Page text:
EA Replay Reader Review
What is the point of retro compilations? The only point is to allow old gamers (like myself) to indulge in a bit of nostagia for the old days. These collections are primarily for people who played these games when they were originally released. Younger gamers generally have no interest in old-fashioned games that were released before they were born (or too young to hold a joypad).
So, when you release a retro compilation, it's generally a good idea to have these games emulated as closely as possible to the originals, no?
I mean if, for example, you were to take the classic 16-bit Road Rash games, rip out all of the original Rob Hubbard music and replace it with audio loops of generic dance music... well, you'd have to be some kind of crazy person, wouldn't you?
And if you let the compilation go gold with major bugs in the sound emulation for other games, as well as some bugs that cause games to crash, would you be surprised if people called you unprofessional?
Well, believe it or not, this is exactly what EA have done with EA Replay.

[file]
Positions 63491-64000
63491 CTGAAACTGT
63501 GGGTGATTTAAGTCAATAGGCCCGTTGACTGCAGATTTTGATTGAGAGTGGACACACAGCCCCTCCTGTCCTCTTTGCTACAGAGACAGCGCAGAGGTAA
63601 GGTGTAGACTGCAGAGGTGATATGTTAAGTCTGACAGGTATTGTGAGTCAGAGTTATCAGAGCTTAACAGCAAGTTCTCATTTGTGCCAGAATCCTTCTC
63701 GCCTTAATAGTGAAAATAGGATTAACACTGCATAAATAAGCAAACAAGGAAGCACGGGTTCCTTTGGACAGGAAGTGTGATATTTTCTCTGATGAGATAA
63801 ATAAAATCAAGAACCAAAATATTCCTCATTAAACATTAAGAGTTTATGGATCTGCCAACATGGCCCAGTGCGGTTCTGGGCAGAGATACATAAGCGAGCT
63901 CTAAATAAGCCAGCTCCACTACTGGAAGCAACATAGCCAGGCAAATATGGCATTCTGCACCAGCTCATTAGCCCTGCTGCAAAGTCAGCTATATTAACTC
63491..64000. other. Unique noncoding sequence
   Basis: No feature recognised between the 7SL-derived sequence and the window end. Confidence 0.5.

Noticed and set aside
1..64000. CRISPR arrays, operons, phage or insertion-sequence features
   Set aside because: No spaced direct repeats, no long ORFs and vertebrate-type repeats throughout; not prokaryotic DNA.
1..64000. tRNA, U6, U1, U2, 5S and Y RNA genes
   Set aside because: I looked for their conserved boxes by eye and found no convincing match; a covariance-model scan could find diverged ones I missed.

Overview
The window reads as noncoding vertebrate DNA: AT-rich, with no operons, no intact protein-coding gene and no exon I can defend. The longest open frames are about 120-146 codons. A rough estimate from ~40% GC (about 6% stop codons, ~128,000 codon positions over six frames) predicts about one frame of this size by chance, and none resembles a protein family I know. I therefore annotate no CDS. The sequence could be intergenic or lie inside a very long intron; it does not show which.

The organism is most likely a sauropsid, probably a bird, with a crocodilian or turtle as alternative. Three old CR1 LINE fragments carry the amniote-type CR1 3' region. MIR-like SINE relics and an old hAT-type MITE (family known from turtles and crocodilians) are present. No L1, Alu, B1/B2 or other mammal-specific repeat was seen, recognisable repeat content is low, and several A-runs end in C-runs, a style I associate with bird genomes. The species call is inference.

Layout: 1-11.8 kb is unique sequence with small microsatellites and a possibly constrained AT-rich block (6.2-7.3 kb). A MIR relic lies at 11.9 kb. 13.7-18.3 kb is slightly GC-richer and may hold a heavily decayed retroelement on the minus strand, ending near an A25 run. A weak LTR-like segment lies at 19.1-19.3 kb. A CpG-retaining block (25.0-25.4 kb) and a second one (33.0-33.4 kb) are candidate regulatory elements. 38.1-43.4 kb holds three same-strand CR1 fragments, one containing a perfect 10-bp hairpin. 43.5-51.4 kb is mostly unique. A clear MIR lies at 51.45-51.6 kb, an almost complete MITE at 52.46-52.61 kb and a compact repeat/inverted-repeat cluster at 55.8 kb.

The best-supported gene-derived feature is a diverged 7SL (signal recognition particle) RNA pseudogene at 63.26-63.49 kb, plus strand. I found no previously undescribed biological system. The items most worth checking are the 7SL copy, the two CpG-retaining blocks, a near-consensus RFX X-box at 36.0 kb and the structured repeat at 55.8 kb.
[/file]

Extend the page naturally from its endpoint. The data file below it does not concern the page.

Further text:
Graphically speaking, the games seem to be intact, and I don't mind that they're all SNES and Megadrive versions, considering they were the versions I originally played. But a major part of the nostalgia experience is the sound... and this is where EA have gone horribly wrong.
It can't be a licensing issue, as all of the music in the Desert & Jungle Strike is emulated perfectly (even if the sound effects aren't), and they were also written by Rob Hubbard.
It just beggars belief. If you're any sort of fan of these games, my advice is to stay well clear of this emulation - you will very likely find it offensive to your precious memories.
1 / 10